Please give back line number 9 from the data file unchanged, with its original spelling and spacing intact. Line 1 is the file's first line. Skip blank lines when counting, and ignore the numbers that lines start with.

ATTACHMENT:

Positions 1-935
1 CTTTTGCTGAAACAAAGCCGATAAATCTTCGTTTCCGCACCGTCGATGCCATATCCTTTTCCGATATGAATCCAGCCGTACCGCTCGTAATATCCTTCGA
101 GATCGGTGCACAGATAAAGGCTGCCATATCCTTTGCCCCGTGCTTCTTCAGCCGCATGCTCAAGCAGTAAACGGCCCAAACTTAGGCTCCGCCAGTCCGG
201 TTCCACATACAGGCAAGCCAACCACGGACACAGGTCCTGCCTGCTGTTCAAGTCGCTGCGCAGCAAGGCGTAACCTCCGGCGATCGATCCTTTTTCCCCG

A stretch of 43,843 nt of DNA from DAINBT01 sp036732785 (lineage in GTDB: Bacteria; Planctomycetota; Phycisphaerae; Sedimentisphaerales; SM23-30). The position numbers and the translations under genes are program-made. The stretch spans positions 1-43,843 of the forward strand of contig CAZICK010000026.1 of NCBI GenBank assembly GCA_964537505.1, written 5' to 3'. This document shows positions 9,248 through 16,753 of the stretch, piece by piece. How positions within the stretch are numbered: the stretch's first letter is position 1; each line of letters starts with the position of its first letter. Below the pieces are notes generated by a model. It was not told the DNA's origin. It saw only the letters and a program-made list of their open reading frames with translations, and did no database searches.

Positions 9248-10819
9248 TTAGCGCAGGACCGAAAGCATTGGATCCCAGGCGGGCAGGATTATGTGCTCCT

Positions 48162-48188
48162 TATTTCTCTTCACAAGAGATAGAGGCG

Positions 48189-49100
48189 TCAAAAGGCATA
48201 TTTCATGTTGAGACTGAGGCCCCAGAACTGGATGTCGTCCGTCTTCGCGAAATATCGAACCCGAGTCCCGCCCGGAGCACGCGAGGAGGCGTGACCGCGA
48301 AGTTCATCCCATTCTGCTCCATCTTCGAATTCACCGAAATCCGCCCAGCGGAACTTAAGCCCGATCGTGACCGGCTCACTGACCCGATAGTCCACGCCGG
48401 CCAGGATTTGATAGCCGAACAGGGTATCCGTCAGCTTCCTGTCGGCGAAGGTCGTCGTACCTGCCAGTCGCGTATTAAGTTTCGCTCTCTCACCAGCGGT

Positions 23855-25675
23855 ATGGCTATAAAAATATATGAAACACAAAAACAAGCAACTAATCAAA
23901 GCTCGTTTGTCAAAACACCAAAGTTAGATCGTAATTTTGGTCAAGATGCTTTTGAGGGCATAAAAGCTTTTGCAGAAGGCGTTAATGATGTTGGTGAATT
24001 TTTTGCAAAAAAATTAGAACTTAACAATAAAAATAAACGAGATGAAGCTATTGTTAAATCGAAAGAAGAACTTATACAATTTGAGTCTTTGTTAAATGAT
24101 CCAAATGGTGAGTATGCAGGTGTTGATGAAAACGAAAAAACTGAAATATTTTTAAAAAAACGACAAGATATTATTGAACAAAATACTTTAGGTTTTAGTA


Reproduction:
48162 TATTTCTCTTCACAAGAGATAGAGGCG